Honorable Mentions are given at the discretion of the judging panel when there is agreement that a particular project merits inclusion in the Noteworthy Practices Guide for the benefit of others to learn from.
Nevada: Nevada DOT Speed Management Action Plan
Speeding is widespread throughout Nevada. From 2015 to 2019, there were 454 speeding-related fatal crashes, representing 31 percent of all fatal crashes within the state. During this same timeframe, there was also an average of 175,000 speeding-related citations issued per year.
Speed management is a complex endeavor that requires commitment of all stakeholders. Accordingly, the Nevada Department of Transportation’s (NDOT) Speed Management Action Plan (SMAP) characterizes Nevada’s speeding-related safety problems and speed management issues; identifies appropriate engineering, enforcement, and educational countermeasures and strategies; and outlines actions that NDOT and partner agencies can take to implement these strategies to reduce speeding and speed-related fatal and serious injury crashes. The SMAP facilitates coordination and cooperation among various agency stakeholders including planners, designers and managers, enforcement officials, public health practitioners, and policymakers to implement a sustainable speed management program, and to target countermeasures where they will have the greatest safety benefits.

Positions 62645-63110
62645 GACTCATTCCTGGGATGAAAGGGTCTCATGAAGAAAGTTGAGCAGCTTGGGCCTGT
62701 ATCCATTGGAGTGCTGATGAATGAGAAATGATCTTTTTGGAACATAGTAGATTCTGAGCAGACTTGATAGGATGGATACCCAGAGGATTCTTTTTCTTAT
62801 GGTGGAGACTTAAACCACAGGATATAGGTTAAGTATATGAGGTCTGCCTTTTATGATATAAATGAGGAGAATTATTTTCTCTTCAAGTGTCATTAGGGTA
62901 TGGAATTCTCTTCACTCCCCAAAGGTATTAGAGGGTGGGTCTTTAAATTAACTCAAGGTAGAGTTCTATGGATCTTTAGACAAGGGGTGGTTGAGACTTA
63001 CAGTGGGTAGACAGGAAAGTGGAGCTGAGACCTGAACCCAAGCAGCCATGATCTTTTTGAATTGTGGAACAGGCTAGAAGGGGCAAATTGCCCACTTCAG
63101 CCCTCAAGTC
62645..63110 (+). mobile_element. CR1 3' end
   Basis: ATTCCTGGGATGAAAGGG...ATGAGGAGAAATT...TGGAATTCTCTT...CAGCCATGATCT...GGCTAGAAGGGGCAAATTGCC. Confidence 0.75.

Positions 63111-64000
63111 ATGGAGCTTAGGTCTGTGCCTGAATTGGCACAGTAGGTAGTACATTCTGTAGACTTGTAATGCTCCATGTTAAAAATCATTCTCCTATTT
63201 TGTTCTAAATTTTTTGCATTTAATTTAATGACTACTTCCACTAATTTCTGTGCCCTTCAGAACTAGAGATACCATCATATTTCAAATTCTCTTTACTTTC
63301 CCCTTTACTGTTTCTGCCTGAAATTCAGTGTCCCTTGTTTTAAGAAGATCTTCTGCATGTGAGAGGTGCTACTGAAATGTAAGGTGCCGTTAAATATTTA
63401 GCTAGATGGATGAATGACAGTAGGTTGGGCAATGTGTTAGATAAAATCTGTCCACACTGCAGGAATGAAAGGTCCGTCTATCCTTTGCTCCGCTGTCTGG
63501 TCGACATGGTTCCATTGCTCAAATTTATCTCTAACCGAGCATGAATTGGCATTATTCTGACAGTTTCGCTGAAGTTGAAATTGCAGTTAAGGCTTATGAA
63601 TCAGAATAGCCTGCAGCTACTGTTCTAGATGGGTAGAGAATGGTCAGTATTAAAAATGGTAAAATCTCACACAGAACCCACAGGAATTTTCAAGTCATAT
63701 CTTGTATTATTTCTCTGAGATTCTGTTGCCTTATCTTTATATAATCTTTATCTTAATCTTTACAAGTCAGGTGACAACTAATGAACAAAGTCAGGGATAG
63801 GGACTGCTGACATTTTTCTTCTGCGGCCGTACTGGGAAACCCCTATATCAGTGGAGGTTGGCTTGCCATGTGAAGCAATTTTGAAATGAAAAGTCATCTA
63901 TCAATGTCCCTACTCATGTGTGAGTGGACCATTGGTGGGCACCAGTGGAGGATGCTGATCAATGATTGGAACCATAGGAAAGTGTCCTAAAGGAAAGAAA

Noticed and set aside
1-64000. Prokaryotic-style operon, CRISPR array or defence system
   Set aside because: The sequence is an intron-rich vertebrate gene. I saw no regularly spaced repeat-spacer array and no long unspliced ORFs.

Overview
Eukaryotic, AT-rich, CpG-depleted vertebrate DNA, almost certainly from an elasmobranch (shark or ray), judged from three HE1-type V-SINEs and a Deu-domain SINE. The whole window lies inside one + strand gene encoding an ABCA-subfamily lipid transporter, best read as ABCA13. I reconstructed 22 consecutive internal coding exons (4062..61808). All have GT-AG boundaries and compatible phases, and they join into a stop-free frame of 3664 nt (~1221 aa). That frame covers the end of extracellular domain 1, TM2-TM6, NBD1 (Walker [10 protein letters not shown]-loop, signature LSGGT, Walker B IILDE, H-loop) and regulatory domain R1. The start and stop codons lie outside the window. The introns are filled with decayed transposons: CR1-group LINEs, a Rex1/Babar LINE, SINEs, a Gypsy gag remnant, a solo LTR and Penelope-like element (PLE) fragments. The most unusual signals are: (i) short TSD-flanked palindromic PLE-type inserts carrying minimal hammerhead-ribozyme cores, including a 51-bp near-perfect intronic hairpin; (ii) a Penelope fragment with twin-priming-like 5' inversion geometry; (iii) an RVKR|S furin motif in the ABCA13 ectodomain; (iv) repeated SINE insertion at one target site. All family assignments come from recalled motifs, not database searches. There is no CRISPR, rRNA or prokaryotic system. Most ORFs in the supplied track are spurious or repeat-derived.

The SMAP will be a working document, with additional implementation actions, schedules, and other updates incorporated as needed during the five-year plan period. Near the end of five years, following the plan evaluation, revisions to the SMAP will incorporate lessons learned from the evaluation and implementation experiences, as well as from an updated problem assessment.
Virginia: Virginia DOT HSIP Systemic Initiatives
Like many other states, Virginia has experienced a rise in traffic fatalities and serious injuries. In response, the Virginia Department of Transportation (VDOT) has transformed its Highway Safety Improvement Program (HSIP). With support from senior leadership and informed with the proven results of systemic safety treatments combined with sophisticated predictive data analysis, VDOT has adapted its program to largely focus on the identification and deployment of low-cost, effective systemic safety measures.
Shifting the HSIP program in this way has been a significant undertaking that highlights VDOT’s commitment to enhancing traffic safety across its network. Since VDOT made this change in 2019, there has been continued growth and evolution in both the treatments and how the program is tracked and delivered. VDOT has implemented two phases of the program and is currently working on a Phase III.
Ultimately, this programmatic change has allowed VDOT to efficiently allocate resources to those locations with the greatest crash risk and those improvements that provide the greatest return on investment. This has provided a scalable program that is nimble in the face of a global pandemic and rapidly changing inflation. By taking a proactive stance and implementing systemic safety improvements, VDOT aims to prevent crashes before they happen.